Cramer explained that Valeant will very likely slash Allergan's high R&D budget and fire much of its sales staff, moves that will make the deal instantly accretive to Valeant's bottom line. Valeant will also instantly profit from its lower tax rates overseas.
But in its wake, the great franchise that was Allergan will be no more, Cramer concluded, and that would be a shame.
Executive Decision: Paul Raines
For his "Executive Decision" segment, Cramer spoke with Paul Raines, CEO of GameStop (GME), the video game retailer that's been under fire ever since the next generation of game consoles debuted last fall. Shares of GameStop current yield 3.2% and trade for less than 10 times earnings.
Raines admitted that GameStop did lower guidance twice since last appearing on Mad Money, but said that was only to rein in expectations because the company's product mix shifted from higher-margin software to lower-margin hardware. He said his company remains on track to maximize its profits in 2014 now that most gamers have their new consoles.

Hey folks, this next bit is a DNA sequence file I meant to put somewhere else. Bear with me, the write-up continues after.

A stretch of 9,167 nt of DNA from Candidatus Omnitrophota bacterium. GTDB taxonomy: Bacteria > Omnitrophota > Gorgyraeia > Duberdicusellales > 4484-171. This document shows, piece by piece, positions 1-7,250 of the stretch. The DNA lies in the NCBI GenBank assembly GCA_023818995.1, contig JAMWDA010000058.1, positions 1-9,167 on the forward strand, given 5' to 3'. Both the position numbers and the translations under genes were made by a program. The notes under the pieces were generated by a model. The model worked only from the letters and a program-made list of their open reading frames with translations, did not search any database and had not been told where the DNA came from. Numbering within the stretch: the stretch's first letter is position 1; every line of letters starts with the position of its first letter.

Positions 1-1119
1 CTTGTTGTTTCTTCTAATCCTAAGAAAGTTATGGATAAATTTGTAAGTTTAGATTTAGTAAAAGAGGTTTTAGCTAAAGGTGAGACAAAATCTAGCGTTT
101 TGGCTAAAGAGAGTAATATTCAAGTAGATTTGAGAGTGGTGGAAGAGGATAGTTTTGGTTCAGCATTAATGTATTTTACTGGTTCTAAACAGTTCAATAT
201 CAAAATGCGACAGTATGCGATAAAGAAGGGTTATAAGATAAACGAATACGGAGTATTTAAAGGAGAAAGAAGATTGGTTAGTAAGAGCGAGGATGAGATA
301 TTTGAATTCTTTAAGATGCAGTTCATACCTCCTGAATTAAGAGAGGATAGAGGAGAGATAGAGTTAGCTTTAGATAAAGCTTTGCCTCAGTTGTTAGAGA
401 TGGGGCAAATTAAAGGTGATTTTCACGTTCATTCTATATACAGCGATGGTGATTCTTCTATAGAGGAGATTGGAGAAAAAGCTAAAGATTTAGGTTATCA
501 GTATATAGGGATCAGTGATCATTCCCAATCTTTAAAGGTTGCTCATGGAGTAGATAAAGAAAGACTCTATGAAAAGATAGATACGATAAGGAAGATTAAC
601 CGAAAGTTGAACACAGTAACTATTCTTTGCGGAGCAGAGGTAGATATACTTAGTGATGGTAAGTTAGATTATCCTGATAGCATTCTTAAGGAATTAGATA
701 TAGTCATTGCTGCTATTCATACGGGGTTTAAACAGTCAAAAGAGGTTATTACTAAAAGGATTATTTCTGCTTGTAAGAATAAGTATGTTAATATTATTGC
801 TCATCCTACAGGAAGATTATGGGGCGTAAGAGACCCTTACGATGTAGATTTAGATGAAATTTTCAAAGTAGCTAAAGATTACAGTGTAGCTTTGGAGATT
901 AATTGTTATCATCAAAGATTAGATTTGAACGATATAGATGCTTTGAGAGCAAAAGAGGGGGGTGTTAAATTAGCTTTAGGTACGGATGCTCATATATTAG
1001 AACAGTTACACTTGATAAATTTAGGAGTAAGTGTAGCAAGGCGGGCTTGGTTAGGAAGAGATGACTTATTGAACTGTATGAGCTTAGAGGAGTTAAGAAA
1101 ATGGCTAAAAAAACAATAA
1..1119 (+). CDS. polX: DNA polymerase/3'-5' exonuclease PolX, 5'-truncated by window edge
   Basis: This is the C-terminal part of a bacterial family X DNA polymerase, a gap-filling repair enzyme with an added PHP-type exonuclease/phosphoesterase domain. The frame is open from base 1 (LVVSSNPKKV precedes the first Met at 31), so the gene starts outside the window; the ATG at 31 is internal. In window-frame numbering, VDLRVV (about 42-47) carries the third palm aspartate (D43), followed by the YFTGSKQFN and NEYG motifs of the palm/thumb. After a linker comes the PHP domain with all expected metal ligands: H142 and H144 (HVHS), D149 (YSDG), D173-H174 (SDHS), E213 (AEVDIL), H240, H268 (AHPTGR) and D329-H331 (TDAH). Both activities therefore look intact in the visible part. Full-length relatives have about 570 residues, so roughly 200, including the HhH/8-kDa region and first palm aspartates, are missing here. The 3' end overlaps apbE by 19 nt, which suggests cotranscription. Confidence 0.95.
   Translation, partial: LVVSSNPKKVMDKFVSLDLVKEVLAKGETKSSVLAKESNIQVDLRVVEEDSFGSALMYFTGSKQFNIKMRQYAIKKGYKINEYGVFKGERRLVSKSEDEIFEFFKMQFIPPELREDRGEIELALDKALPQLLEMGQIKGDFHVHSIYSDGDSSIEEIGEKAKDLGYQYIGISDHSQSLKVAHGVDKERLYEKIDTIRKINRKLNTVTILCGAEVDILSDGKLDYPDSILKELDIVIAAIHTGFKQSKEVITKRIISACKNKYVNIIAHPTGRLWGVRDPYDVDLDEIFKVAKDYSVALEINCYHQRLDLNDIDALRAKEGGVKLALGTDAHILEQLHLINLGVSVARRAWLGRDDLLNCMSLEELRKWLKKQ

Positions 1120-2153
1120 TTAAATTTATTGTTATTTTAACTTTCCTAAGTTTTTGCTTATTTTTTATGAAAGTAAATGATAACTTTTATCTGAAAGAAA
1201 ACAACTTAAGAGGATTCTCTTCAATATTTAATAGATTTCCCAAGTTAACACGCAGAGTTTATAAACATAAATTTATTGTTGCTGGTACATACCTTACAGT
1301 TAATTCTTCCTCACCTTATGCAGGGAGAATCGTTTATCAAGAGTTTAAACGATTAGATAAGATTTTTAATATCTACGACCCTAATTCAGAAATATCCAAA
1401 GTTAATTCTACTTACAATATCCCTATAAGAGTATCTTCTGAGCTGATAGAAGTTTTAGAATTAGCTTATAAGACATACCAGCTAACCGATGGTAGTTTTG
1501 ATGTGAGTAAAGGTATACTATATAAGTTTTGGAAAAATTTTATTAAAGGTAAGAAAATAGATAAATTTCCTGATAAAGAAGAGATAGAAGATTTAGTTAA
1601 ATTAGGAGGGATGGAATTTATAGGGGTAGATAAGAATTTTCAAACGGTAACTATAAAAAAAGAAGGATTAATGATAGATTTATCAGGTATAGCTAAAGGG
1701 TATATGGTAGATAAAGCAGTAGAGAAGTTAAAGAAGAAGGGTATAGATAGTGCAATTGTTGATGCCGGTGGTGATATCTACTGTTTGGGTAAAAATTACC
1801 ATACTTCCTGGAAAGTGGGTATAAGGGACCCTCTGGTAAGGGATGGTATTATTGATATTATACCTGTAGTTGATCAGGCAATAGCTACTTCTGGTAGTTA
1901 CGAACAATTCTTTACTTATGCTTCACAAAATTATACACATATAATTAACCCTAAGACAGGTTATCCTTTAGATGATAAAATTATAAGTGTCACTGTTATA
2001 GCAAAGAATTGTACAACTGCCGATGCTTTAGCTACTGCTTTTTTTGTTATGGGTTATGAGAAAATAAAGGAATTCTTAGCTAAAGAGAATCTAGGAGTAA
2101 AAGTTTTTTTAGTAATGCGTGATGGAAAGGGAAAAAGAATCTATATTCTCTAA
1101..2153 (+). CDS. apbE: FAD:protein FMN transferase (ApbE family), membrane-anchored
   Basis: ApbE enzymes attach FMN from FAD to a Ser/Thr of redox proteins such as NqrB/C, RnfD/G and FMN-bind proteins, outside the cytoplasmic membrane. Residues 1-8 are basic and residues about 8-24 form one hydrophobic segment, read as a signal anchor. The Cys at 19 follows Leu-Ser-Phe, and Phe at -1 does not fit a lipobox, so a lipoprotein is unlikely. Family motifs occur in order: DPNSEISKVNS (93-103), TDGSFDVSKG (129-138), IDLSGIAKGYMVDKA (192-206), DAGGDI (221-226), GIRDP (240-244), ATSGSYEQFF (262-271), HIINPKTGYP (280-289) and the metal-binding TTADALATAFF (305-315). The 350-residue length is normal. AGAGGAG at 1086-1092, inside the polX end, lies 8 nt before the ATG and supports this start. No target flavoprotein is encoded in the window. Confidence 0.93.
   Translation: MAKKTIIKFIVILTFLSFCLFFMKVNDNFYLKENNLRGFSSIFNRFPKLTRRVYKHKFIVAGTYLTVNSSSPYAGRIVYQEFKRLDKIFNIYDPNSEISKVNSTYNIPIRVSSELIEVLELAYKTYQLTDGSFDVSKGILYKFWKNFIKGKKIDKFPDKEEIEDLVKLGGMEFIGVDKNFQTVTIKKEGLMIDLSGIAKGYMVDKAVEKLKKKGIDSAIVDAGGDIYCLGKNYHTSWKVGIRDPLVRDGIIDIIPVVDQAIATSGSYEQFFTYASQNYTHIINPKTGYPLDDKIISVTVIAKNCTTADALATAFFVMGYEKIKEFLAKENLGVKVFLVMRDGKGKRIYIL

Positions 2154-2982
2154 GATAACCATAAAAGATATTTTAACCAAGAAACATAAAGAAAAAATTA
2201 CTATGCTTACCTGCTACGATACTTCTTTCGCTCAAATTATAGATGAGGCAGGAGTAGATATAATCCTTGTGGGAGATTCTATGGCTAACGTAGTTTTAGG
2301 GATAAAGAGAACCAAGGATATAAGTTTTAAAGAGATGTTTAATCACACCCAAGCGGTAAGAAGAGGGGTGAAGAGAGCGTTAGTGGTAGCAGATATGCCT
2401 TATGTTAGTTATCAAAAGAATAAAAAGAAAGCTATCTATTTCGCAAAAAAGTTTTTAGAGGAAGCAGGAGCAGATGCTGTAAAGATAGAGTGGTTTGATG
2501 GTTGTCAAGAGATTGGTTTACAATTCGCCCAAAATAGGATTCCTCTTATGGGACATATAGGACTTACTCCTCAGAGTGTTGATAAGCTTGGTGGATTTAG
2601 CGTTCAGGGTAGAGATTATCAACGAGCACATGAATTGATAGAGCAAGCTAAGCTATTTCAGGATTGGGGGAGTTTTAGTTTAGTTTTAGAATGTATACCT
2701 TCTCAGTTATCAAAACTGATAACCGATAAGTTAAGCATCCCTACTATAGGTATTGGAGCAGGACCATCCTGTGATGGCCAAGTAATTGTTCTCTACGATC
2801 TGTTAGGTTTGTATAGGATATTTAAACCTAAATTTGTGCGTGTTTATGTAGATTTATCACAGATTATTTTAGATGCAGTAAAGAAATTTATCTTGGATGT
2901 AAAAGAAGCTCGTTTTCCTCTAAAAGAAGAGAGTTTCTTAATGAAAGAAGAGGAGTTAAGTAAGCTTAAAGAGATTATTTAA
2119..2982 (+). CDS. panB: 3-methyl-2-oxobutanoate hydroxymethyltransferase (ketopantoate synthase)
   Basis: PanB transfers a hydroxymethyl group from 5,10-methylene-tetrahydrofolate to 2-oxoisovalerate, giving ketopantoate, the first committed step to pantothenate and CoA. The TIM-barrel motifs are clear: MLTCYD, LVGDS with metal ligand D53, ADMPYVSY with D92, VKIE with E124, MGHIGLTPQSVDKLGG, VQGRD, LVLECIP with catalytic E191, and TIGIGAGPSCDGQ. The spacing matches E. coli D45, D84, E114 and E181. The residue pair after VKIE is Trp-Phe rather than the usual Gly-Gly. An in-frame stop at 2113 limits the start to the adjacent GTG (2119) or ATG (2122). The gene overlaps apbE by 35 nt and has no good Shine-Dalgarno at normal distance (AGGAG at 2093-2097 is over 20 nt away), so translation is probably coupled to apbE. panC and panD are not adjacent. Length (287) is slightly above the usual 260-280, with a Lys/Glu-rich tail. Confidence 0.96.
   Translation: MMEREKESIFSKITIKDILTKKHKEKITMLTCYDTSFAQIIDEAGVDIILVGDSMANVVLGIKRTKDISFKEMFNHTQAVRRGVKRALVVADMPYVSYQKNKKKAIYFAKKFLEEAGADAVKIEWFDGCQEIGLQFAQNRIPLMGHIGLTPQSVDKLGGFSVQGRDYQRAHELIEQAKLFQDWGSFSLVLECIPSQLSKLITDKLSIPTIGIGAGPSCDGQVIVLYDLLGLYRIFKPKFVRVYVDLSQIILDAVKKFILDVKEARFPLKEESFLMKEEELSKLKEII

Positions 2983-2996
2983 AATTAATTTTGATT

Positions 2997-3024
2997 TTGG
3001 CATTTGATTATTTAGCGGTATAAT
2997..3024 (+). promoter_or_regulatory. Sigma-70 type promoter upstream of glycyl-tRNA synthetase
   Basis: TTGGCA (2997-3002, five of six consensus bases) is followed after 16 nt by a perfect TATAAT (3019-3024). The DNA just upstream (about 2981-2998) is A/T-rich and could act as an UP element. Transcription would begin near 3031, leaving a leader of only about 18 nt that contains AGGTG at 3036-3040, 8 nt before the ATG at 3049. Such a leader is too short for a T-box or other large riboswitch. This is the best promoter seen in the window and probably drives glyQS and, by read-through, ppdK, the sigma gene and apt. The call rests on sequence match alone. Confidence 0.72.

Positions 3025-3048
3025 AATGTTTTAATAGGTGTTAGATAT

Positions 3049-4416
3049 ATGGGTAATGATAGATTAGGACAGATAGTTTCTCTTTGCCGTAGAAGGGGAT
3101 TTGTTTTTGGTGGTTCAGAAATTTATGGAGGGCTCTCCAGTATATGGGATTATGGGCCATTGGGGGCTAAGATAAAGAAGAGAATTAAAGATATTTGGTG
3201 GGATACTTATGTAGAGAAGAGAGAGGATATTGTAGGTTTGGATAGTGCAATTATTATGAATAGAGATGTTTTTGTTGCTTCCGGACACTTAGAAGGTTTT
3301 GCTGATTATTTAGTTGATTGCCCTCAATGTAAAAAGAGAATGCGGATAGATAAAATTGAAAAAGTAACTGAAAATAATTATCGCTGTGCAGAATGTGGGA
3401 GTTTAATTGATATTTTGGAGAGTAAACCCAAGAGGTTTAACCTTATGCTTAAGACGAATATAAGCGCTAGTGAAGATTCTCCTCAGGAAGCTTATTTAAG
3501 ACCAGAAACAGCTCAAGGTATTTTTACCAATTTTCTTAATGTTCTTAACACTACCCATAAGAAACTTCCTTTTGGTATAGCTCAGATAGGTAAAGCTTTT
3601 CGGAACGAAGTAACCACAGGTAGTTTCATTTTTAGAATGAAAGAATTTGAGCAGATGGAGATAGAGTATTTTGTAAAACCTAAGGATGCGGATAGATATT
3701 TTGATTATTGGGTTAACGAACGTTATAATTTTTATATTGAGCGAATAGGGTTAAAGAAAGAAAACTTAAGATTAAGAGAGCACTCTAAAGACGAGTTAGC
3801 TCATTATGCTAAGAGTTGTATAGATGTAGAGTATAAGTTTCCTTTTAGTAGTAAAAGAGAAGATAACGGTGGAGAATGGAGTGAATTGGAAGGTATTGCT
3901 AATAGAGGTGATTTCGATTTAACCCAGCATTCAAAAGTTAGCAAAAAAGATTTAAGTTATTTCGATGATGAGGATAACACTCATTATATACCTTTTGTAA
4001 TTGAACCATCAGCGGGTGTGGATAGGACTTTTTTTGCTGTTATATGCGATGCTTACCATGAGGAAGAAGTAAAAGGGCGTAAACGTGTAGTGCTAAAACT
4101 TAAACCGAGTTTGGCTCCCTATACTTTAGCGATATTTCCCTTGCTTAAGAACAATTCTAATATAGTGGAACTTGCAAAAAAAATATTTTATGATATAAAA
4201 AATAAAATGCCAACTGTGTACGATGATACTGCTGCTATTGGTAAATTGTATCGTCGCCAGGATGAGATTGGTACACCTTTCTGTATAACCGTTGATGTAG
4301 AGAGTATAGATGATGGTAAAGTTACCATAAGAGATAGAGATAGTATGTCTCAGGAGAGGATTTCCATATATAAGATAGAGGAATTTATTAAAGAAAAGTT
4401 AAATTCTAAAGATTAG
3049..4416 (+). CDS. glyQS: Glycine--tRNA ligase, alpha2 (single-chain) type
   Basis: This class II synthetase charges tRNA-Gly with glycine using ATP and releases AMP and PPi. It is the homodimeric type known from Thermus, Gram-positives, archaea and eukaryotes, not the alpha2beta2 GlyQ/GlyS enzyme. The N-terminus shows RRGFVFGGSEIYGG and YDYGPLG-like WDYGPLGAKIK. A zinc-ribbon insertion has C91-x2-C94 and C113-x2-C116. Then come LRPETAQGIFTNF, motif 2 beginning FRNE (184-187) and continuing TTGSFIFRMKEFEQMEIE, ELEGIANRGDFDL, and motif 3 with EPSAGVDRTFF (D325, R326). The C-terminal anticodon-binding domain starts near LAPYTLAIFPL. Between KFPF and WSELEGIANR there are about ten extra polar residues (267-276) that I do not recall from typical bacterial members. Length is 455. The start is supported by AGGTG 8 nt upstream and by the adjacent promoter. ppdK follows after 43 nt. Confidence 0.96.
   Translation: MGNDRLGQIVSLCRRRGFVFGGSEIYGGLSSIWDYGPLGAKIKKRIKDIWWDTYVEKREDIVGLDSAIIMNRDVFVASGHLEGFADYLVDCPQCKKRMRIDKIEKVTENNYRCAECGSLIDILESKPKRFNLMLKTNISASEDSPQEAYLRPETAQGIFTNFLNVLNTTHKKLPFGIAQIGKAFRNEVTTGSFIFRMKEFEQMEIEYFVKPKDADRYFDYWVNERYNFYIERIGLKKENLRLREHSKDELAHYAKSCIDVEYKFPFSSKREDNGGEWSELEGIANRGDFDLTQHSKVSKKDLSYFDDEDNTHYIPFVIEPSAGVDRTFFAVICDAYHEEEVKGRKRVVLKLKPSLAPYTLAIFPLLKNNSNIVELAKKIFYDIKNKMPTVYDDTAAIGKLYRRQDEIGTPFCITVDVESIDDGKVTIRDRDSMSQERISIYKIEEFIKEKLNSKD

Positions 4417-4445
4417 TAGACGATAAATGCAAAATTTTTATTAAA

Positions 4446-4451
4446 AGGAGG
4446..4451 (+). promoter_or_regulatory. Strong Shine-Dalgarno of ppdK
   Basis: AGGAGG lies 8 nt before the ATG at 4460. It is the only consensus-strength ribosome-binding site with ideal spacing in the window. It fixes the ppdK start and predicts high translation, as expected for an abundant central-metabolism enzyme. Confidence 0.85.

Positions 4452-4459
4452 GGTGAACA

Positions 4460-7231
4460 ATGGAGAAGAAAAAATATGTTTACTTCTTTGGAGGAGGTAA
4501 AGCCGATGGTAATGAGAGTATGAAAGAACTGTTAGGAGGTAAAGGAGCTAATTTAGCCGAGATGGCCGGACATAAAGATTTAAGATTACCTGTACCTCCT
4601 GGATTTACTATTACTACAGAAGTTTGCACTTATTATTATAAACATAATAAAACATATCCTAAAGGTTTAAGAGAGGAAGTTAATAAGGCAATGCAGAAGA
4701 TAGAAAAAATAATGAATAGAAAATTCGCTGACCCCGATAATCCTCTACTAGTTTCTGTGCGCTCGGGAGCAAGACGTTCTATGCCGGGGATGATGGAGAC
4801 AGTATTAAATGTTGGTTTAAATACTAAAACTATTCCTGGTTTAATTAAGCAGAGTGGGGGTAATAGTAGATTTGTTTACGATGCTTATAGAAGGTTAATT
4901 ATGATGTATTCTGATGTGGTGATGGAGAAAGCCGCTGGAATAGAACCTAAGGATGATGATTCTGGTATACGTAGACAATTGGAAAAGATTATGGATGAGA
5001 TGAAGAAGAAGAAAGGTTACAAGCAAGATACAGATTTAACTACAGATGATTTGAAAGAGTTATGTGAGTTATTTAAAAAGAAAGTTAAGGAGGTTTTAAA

When asked whether GameStop's brick-and-mortar model is still relevant now that games can simply be downloaded over the Internet, Raines noted GameStop had $730 million in digital sales last year but largely "the consumer just isn't there yet." He said GameStop's strategy is to meet the consumer where they are, and today that's still largely buying, selling and trading physical media in stores.
Finally, when asked about Wal-Mart's (WMT) entry into the buying and selling of video games, Raines said competition raises awareness for the category and he welcomes the chance to compete.
Cramer told viewers to do their homework and decide for themselves whether GameStop can turn their fortunes around.
Executive Decision: David Lesar
In his second "Executive Decision" segment, Cramer also spoke with David Lesar, president, chairman and CEO of Halliburton (HAL), which today delivered a one-cent-a-share earnings beat on a 5.4% rise in revenue. Shares of Halliburton are up 12% since Cramer featured the stock just six weeks ago and 62% over the past 12 months.
Lesar was very upbeat, saying he sees a great market coming in the U.S., one that will create many jobs and vastly increase our nation's energy security. That will, in turn, mean more profits for Halliburton and more money flowing back to shareholders.
Speaking of shareholders, Halliburton just increased its dividend by 67% and increased the already generous stock buyback program, which has retired 11% of the company's outstanding shares.